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Estudos de Psicologia (Campinas)

Print version ISSN 0103-166XOn-line version ISSN 1982-0275

Estud. psicol. (Campinas) vol.36  Campinas  2019  Epub Nov 11, 2019

https://doi.org/10.1590/1982-0275201936e180139 

THEMATIC SECTION: PSYCHOLOGY AND WORK

Being a truck driver in Brazil: From implicit self-stereotypes to system justification

Ser caminhoneiro no Brasil: dos autoestereótipos implícitos à justificação de sistema

João Carlos MESSIAS1 
http://orcid.org/0000-0002-6487-4407

Hector CAVIERES-HIGUERA2 
http://orcid.org/0000-0001-7506-9692

Ramon Araújo SILVA1 
http://orcid.org/0000-0003-3649-5108

Gabriela Nogueira de Senna FACUNDO3 
http://orcid.org/0000-0001-7466-9549

Renata Thurler LESSA3 
http://orcid.org/0000-0001-7256-8293

1Pontifícia Universidade Católica de Campinas, Centro de Ciências da Vida, Programa de Pós-Graduação em Psicologia. Av. John Boyd Dunlop, s/n., Prédio Administrativo CCV, Jardim Ipaussurama, 13060-904, Campinas, SP, Brasil.

2Universidad Católica Silva Henríquez, Escuela de Investigación, Postgrado Facultad de Ciencias Sociales Jurídicas y Económicas. Santiago, Chile.

3Pontifícia Universidade Católica de Campinas, Centro de Ciências da Vida, Curso de Psicologia, Campinas, SP, Brasil


Abstract

Close to two million people currently work in Brazil's road transport sector, the country's leading logistical area. Most are self-employed individuals. The objective of this research project was to garner an understanding of the perceptions that Brazilian truck drivers hold regarding themselves. Eight experienced drivers were interviewed, starting from the question â"What is it like being a truck driver in Brazil?", and their responses were analyzed in accordance with social discourse studies. Five main categories – with specific subdivisions – were identified, relating to motivations to work in this area, contextual elements, and positive, group, and negative self-image. It is concluded that self-stereotypes play an important role in maintaining the situation of disadvantage and precarious working conditions that affect truck drivers.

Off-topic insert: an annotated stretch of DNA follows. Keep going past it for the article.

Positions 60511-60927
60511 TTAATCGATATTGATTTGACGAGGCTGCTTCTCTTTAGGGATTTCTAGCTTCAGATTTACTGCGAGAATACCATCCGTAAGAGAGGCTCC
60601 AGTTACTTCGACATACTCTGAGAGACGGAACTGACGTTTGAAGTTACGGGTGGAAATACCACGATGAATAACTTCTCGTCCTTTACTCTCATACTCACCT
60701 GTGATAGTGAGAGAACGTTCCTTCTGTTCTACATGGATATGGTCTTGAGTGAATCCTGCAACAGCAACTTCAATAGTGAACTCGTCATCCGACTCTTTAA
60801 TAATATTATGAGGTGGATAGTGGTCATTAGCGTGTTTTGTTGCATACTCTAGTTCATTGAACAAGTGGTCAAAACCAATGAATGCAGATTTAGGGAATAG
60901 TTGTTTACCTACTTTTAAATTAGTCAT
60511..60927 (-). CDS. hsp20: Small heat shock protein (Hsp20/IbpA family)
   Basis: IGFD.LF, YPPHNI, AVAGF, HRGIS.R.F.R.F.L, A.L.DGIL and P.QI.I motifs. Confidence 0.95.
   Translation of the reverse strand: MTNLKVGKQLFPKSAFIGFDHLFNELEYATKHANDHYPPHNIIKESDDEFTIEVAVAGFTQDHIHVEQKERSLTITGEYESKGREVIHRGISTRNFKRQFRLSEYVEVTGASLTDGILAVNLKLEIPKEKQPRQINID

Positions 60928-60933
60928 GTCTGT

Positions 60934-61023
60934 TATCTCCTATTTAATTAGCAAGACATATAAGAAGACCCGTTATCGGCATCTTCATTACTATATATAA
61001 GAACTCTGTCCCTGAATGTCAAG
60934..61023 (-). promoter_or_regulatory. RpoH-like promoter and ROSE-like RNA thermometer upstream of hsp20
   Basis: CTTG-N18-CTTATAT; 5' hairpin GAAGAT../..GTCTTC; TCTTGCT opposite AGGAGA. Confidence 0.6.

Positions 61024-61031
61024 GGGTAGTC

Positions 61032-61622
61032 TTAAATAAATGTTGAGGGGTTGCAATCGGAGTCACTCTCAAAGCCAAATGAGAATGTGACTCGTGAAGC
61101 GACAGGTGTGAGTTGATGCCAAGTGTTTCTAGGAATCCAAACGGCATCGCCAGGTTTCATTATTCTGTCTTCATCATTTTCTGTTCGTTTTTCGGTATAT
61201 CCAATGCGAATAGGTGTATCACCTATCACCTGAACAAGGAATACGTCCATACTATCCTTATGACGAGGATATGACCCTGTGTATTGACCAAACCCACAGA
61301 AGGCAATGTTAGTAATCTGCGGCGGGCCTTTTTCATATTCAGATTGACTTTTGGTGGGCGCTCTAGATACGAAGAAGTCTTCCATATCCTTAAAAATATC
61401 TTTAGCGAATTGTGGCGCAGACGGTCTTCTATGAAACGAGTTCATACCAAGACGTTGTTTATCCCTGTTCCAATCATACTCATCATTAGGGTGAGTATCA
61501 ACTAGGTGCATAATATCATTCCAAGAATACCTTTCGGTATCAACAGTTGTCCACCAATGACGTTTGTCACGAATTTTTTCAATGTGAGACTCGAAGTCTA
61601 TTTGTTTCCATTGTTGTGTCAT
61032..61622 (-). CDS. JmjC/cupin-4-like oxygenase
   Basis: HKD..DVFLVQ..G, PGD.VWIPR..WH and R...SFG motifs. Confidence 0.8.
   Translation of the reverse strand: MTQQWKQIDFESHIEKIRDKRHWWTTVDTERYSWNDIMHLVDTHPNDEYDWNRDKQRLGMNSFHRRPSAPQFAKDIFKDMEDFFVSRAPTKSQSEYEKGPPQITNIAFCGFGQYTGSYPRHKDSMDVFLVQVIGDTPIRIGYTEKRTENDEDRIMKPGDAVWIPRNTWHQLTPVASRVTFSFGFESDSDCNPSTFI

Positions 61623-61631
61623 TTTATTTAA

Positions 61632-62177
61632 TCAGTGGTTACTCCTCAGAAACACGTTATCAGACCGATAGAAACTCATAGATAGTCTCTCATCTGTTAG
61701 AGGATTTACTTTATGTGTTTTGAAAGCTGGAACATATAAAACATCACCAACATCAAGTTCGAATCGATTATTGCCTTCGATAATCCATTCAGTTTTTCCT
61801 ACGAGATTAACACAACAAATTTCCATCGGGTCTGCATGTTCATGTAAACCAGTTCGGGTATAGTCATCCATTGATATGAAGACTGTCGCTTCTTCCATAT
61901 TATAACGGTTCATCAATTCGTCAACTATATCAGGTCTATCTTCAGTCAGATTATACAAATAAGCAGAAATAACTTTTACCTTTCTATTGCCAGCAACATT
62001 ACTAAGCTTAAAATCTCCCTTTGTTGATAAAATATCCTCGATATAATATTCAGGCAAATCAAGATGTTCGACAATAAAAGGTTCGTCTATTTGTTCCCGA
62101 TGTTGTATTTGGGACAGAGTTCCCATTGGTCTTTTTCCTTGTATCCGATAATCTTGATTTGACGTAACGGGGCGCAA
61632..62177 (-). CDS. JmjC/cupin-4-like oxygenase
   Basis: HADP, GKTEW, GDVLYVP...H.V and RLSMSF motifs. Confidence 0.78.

Keywords Applied psychology; Mental health; Work; Workload; Workplaces

Resumo

Atualmente cerca de dois milhões de trabalhadores estão envolvidos com o transporte rodoviário, a principal modalidade logística do Brasil, sendo a maioria deles, autônomos. Esta pesquisa teve como objetivo compreender a percepção que os caminhoneiros brasileiros têm de si próprios. Oito condutores experientes foram entrevistados a partir da questão “como é ser caminhoneiro no Brasil?” e seus depoimentos foram analisados de acordo com a investigação social de discurso. Cinco categorias principais foram encontradas, com subdivisões específicas, relacionadas com motivações para o trabalho, elementos contextuais, autoimagem positiva, grupal e negativa. Conclui-se que os autoestereótipos exercem importante papel na manutenção da situação de desvantagem e de precárias condições laborais deles.

Palavras-chave Psicologia aplicada; Saúde mental; Trabalho; Carga de trabalho; Local de trabalho

The road logistics sector currently accounts for 61% of freight and 95% of passenger transport in Brazil. Further complexity is added by the continent-spanning size of the country, with the vast contrasts that this implies. The Brazilian road network includes 212,866 km of paved roads as well as 1,365,426 km of unpaved roads, with many stretches in an extremely poor state of preservation and infrastructure. The World Economic Forum places Brazil 103rd out of 137 countries in terms of infrastructure, trailing behind its Latin American peers – Chile (24th), Ecuador (29th), Uruguay (95th), and Argentina (96th) (Confederação Nacional do Transporte, Servião Social do Transporte, & Servião Nacional de Aprendizagem do Transporte, 2017).